Last night, I saw the new Blade Runner 2049 – a sequel to director Ridley Scott’s dystopian sci-fi classic from 1982. Both the original and sequel have characters based on a story by Philip K. Dick titled, “Do Androids Dream of Electric Sheep”.
Visually, I think director Denis Villeneuveis and his cinematographer Roger Deakins have done a fine job. You could literally print each individual frame and hang it on a wall as a piece of art. From that perspective, I was defiinetly impressed.
At 75, Harrison Ford is quite fit and his usual grumpy, sarcastic self. And though Ryan Gosling seems to have been cast for his ornamental value rather than an ability to add anything memorable or dazzling to the part (I know, I know, he’s playing a Replicant/Android), he at least doesn’t distract.
What does distract, however, is the new film’s convoluted storyline and a dozen or so loosely connected subplots. While the first film was set in a futuristic Los Angeles where a bounty hunter chases down rogue humanoids and ends up falling in love with one, the new tale is a mash-up of the Matrix, the Fifth Element, The Force Awakens and likely several other genre films director Denis Villeneuveis’ has on his personal top 10 favorite list.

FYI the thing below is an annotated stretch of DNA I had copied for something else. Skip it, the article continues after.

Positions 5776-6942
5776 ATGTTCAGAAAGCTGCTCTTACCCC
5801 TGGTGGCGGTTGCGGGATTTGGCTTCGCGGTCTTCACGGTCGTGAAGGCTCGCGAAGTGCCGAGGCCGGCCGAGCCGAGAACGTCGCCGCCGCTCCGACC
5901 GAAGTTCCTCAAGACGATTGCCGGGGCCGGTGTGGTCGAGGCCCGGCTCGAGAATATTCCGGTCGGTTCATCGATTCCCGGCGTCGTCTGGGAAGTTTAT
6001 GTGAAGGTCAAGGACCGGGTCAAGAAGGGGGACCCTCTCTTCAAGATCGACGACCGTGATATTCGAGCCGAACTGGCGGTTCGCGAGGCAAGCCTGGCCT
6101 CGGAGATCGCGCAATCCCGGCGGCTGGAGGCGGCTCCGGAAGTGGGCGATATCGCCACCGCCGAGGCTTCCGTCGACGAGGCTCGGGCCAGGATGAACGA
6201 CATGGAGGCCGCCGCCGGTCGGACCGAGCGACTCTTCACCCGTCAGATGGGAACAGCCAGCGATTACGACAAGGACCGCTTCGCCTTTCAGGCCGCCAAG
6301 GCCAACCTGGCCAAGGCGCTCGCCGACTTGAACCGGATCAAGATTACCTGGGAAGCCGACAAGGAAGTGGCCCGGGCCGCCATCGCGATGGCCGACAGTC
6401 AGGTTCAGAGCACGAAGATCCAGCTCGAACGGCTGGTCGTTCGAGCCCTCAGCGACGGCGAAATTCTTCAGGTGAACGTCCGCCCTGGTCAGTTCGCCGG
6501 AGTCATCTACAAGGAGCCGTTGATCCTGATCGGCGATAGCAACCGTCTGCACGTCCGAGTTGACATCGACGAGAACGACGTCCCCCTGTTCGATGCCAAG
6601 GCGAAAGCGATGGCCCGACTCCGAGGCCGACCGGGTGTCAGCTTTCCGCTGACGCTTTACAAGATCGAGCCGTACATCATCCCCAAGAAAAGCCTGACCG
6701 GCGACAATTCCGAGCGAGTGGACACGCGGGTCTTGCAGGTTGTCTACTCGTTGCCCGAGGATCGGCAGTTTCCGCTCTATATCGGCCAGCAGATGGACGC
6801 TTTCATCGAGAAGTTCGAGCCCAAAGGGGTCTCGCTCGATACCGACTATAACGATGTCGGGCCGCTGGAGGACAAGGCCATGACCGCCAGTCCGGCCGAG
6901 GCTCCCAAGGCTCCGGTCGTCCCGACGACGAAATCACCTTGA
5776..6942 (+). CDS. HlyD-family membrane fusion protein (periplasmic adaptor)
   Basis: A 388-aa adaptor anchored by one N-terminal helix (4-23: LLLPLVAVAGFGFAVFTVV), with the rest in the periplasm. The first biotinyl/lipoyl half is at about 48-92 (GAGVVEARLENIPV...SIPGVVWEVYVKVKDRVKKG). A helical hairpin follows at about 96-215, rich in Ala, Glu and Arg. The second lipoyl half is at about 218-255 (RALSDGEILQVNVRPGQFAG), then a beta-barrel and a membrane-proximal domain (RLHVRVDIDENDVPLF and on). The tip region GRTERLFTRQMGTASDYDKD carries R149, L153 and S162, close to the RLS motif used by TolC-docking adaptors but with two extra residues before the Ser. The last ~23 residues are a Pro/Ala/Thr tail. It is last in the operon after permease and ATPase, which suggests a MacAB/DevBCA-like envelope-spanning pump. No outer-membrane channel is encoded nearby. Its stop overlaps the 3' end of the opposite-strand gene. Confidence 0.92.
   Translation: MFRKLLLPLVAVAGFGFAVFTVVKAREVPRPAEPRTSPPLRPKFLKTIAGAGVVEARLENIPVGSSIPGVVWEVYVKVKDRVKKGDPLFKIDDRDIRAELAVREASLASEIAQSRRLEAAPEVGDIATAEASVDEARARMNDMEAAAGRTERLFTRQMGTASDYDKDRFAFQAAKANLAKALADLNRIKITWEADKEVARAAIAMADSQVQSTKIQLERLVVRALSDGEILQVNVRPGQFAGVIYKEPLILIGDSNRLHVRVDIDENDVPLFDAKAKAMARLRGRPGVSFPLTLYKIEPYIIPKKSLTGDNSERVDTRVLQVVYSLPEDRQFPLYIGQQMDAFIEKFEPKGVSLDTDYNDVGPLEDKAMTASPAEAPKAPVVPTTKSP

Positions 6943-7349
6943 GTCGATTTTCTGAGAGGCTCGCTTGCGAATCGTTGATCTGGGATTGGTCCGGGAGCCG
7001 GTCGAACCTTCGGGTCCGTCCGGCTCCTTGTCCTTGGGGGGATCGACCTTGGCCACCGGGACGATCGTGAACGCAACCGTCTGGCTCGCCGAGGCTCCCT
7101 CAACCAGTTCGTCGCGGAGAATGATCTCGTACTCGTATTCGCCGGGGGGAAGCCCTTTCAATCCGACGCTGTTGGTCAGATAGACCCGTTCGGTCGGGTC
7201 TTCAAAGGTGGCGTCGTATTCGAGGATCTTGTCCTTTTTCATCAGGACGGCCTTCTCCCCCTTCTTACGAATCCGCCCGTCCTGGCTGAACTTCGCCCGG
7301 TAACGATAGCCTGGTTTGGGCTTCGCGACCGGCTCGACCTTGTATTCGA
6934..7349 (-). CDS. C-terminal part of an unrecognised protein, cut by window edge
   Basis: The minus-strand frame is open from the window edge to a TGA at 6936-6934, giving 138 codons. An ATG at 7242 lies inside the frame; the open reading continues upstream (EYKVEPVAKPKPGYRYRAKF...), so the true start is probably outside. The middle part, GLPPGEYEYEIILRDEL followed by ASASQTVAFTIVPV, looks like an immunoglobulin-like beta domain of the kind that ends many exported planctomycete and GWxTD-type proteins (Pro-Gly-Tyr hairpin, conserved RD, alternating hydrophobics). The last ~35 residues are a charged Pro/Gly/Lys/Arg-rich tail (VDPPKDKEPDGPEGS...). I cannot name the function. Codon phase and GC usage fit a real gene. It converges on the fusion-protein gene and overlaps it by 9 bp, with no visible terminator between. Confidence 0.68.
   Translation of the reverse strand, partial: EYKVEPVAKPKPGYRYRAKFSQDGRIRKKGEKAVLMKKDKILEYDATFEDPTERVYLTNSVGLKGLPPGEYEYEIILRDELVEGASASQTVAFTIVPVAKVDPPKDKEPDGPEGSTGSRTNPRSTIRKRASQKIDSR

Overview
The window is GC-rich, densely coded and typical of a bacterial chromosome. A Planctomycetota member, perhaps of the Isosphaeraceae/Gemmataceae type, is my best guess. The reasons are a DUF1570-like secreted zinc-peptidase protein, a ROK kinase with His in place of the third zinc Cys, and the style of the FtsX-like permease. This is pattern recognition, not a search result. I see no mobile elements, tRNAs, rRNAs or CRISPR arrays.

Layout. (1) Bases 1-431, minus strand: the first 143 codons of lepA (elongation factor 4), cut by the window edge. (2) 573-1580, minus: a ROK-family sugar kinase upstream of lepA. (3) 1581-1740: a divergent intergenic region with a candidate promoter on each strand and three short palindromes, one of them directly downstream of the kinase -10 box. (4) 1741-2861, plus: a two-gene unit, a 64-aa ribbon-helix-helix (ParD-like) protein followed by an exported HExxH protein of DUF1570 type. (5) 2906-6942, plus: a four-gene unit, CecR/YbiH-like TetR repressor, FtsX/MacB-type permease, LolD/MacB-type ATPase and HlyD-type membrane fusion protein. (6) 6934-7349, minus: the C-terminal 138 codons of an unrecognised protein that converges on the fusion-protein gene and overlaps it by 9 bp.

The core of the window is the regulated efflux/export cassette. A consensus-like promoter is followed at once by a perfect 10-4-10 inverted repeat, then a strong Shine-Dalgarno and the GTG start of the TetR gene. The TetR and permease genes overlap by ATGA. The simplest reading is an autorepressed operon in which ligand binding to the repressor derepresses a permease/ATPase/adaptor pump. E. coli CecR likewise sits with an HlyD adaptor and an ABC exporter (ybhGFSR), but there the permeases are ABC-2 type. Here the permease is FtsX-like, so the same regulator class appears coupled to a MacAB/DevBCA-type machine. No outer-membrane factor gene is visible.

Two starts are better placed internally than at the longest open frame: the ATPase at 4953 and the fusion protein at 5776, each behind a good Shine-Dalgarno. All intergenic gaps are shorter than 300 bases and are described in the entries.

Like the first film, Blade Runner 2049 will need to be re-seen – at least a couple of times. As it’s a major studio produced project, it will certainly have gone through a painful approval process – which inevitably contributed to the story being so unnecessarily perplexing. I’m guessing there’s a few petabytes of unseen footage from the film being stored on a hard drive somewhere. And though Mr Villeneuveis has already stated there will not be a “Director’s Cut”, you never know. Ten years ago, Ridley Scott’s edit of the original Blade Runner was released as what I and many other fans consider to be the best of several previous iterations.
My image above, shot from a helicopter on my way back from the Grand Canyon a few years ago, is only relevant in this context because it’s from Las Vegas which in addition to an apocalyptic L.A., is portrayed in an extremely dismal guise in Blade Runner 2049.